Page last updated at 14:34 GMT, Wednesday, 25 June 2008 15:34 UK

How police unravelled murder plot

By Chris Summers
BBC News

The husband of a special constable, and two other men, have been jailed for life for her murder. But it took some diligent detective work to bring the men to justice.

The scene of the crime
Nisha was found bleeding to death outside her home

When Nisha Patel-Nasri, an off-duty special constable, was stabbed to death outside her home in May 2006, it was assumed she had been killed after disturbing a burglar or car thief.

The 29-year-old was known as a feisty character who would not back down from confrontation.

One of her fellow special constables, Tony Hayes, described her as "gobby" and said: "She'd be the first out of the carrier if there was a fight."

Detective Chief Inspector Nick Scola, who led the inquiry, admits he too assumed she had stumbled across a crime in progress. That theory was given more credence when he learned Nisha had disturbed two men trying to break into her porch a few days before she had died.

She had been terrified by the incident and her husband, Fadi Nasri, 34, had ordered a CCTV camera, which had been due to be installed the day after she died.

Nasri later made a televised appeal for help in finding her killer and police said he had appeared to be distraught.

Diligent detective work

But six months after Nisha's death, following some diligent detective work, police closed in on the truth.

PHONE CALLS
2331 BST - Shortly after Fadi Nasri take Nisha home, Roger Leslie (pictured below) calls Nasri
Thirty seconds later Leslie phones Tony Emmanuel's phone - probably being used by Jason Jones - and then Leslie phones Nasri again
2335 BST - Nasri leaves to play snooker with Mahul Desai
2352 BST - Nasri calls Mr Desai to say he is outside his flat
2353 BST - Nisha calls 999
2355 BST - Mr Emmanuel's phone is used to call Leslie and 15 seconds later Leslie calls Nasri.
Officers had discovered the murder weapon - a knife from John Lewis which had been taken from Nisha's home - in a drain a couple of streets away from where she was attacked in Wembley, north-west London.

Detectives later realised a CCTV camera had been focused on the street only yards from the drain. Analysing the footage provided a vital clue.

At about midnight on the night of the murder, a silver Audi A4 had stopped for eight seconds next to the drain.

Police trawled the records of thousands of Audis before they finally traced the car, which had a unique radio aerial and a distinctive missing number-plate light, to nightclub bouncer Tony Emmanuel.

Mr Emmanuel, 42, was interviewed and eventually made a prepared statement in which he admitted driving "a friend" to the Wembley area but said he was too scared to name the man, who he believed had killed Nisha.

But in a later interview Mr Emmanuel named Jason Jones, 36, and said his passenger had dropped a knife in the drain on the night of the murder after saying "it had all gone wrong".

Mr Emmanuel, who has been acquitted of murder, said he had no idea Jones planned to attack Nisha.

He told police Jones had mentioned afterwards that the woman's husband had organised it.

Drug deal alibi

Mr Emmanuel said he had given Jones a lift to Wembley, believing he was conducting a drug deal.

DCI Scola said even at this point he had not suspected Nasri and thought for a time Nisha's husband might have been the intended target of the attack.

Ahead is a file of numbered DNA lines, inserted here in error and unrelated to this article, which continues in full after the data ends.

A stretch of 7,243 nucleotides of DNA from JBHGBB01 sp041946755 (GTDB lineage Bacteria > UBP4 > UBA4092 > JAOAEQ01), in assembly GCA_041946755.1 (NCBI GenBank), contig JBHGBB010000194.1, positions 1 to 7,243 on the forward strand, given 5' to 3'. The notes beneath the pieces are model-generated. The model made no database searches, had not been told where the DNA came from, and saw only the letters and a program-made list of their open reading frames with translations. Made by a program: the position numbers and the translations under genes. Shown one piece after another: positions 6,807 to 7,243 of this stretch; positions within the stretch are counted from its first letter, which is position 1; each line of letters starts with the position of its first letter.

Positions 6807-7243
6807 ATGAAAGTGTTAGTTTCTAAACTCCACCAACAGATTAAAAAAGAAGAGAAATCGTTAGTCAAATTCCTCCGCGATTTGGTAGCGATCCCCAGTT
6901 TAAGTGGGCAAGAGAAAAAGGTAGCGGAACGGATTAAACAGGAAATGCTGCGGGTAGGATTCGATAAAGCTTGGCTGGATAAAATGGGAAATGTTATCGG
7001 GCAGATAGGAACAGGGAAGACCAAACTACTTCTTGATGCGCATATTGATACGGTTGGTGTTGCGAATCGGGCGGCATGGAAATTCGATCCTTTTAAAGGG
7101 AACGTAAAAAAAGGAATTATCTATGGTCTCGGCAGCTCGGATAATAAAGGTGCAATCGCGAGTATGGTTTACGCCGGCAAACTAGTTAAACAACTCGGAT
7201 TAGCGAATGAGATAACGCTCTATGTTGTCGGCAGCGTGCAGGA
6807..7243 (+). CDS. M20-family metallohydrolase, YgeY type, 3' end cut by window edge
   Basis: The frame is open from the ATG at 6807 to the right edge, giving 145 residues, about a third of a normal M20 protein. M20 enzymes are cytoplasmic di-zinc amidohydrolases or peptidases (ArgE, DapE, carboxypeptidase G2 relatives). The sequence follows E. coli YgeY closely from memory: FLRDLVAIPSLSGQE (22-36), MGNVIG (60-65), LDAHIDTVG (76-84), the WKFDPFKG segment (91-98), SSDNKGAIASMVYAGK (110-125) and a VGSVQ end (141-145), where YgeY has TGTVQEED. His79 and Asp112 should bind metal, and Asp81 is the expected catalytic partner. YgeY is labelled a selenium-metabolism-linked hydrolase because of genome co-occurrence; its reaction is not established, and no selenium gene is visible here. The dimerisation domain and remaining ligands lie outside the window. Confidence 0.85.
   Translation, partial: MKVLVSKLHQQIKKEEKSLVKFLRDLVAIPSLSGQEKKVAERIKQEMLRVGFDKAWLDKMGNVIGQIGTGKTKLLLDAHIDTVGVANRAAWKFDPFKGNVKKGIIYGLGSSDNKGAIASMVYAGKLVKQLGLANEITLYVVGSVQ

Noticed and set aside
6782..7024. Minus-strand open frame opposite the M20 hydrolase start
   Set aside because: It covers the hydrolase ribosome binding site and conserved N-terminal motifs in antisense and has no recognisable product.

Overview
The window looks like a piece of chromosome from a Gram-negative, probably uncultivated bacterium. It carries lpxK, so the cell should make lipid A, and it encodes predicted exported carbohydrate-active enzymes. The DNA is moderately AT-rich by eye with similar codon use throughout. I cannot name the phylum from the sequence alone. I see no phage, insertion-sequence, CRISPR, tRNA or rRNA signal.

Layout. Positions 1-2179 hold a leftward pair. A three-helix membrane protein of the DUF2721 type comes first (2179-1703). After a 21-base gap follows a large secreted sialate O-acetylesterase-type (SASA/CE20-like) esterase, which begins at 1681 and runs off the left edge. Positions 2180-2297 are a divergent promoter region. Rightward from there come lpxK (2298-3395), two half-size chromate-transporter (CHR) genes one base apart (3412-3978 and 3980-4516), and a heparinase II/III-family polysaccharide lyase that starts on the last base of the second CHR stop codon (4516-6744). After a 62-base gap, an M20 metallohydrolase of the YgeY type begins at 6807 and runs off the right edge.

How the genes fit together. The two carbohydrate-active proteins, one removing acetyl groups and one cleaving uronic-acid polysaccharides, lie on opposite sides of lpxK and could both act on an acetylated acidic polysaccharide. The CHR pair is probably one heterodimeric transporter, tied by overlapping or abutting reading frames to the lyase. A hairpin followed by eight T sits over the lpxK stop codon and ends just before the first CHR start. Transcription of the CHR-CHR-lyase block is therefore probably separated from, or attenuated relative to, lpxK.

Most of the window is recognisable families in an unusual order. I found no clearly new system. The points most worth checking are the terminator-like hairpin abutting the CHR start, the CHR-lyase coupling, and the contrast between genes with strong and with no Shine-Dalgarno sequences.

The murder weapon in the drain
The murder weapon, pictured, as it was found in the drain
But when police looked at Nasri's mobile phone records - after he mentioned receiving threatening calls from Scotland - they noticed he had called a man called Roger Leslie, 38, on the night of the murder.

Leslie's phone had also been in frequent contact with a mobile belonging to Mr Emmanuel that night.

Closer inspection of Nasri's three-year-old marriage revealed that he had been having an affair and stood to gain considerably financially in the event of his wife's death.

Much of what happened that night remains speculation.

But what was clear was that Nasri had used Leslie to set up the killing.

At the trial, Leslie denied a rumour that each of the studs in his face - he has a dozen - represented someone he had killed. He said they represented people he knew who had died.

Missing keys

Nasri had already organised a solid alibi by arranging to play snooker with a friend, Mahul Desai, who was unaware of the role he was playing.

Jason Jones
Jason Jones, who stabbed Nisha, has been jailed for life

DCI Scola said it was significant that a set of keys was missing.

He believes Jones, furnished with the keys and the knife, entered the house and confronted Nisha, who came down the stairs armed with a torch, which she was later found clutching.

She ran outside and was stabbed to death after ringing 999 and shouting: "He's coming after me."

In court Mr Emmanuel said he had been hoodwinked and had driven Jones there only as part of a drug deal.

Leslie said 1.5kg of cocaine was due to be picked up from the boot of a Hummer limousine outside Nasri's house.

Nasri denied having anything to do with drugs or murder and said he had been on the phone to Leslie discussing a limousine booking.

Mr Emmanuel said Jones had been using his phone and it must have been him talking to Leslie but Jones said he had been nowhere near Wembley that night.

On Wednesday Nasri was ordered to serve a minimum of 20 years and Leslie and Jones were locked up for at least 18 years.

Judge Peter Beaumont, the Recorder of London, said of Nisha: "She was a loyal, loving and supportive wife." Nasri's betrayal had amounted to a "gross abuse of the trust he owed her as her husband", the judge added.

Map of the Wembley area




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